The Catholic Cathedral of Saint John the Baptist was almost directly off the cable car, jammed into the limited space on the top of the island. With 4 visible altars, the church seemed wider than deep, albeit its footprint is a Greek cross. In the center setback facing the space under the dome, a painting of the patron saint is fit into the altarpiece, with a wooden cathedra against the wainscotting. The exterior was the traditional whitewashed stucco, with the dome and the belltower painted in peach and blue-gray.

Candlemas Holy Orthodox Metropolitan Cathedral, Santorini
Candlemas Holy Orthodox Metropolitan Cathedral, Santorini

Walking due south a half kilometer, past too many trinket and gift shops, and eateries, I arrived at the Candlemas Holy Orthodox Metropolitan Cathedral. Brilliant white in the glaring sun, its footprint is nearly square, a dome at its center, and attached to a similarly sized walled cloister to its south. A belltower stands at the far southern end. Inside, the carved wooden iconostasis was covered with icons of the saints. More icons covered spaces on columns and walls around the interior.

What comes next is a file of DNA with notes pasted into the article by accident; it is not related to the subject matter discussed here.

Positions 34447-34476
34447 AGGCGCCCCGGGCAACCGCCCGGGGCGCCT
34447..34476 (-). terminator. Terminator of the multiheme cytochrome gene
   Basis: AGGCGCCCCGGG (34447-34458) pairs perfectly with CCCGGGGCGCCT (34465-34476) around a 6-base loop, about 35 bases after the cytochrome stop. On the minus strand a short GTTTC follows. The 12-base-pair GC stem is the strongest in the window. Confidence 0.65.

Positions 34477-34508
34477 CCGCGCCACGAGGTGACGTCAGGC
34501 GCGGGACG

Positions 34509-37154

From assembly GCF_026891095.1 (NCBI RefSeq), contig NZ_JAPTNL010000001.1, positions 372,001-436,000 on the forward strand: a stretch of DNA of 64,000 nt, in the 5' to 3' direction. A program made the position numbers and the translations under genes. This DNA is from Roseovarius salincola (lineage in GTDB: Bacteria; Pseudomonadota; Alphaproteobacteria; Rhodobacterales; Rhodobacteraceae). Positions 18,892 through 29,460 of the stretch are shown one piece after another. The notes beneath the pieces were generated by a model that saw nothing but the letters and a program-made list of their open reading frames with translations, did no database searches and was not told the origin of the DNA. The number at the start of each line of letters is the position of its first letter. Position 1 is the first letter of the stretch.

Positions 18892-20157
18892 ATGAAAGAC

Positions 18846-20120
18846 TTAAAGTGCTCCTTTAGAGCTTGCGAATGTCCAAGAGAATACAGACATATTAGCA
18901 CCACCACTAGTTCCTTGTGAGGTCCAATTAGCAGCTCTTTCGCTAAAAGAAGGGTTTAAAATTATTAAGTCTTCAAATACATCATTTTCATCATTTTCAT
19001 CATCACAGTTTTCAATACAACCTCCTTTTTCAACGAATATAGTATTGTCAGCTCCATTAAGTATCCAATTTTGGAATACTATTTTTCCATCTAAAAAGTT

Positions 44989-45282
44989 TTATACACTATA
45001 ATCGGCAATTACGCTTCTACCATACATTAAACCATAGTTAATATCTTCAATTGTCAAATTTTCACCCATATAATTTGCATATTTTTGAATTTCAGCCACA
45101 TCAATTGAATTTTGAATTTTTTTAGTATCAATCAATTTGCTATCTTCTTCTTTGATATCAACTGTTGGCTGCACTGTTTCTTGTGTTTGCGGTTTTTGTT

As most orthodox churches, options for sitting are limited. The cloister is a lovely, peaceful space, with not many visitors while I was there. [The cathedral’s name, Candlemas, refers to the dual event, the presentation of Jesus in the temple, and the purification of Mary. Jewish tradition has parents giving their child to the temple and then “buying it back.” A second tradition is that a new mother will have a ritual bath 40 days after the birth.]

Having accomplished all I needed on Santorini, and feeling extremely crowded and claustrophobic, I took pictures out towards the Divina in the harbor, of the streets and slopes below the hilltop, as I gradually reached the tram for the return ride down to the port.

Immediately onto a tender, there was a 10-minute wait to get a fuller load, and we headed back to the ship. After a bit of jockeying (it seemed the crew was unsure which side to dock), I was on board and heading immediately to the Black Crab for lunch. I’d been off the ship for 3 hours.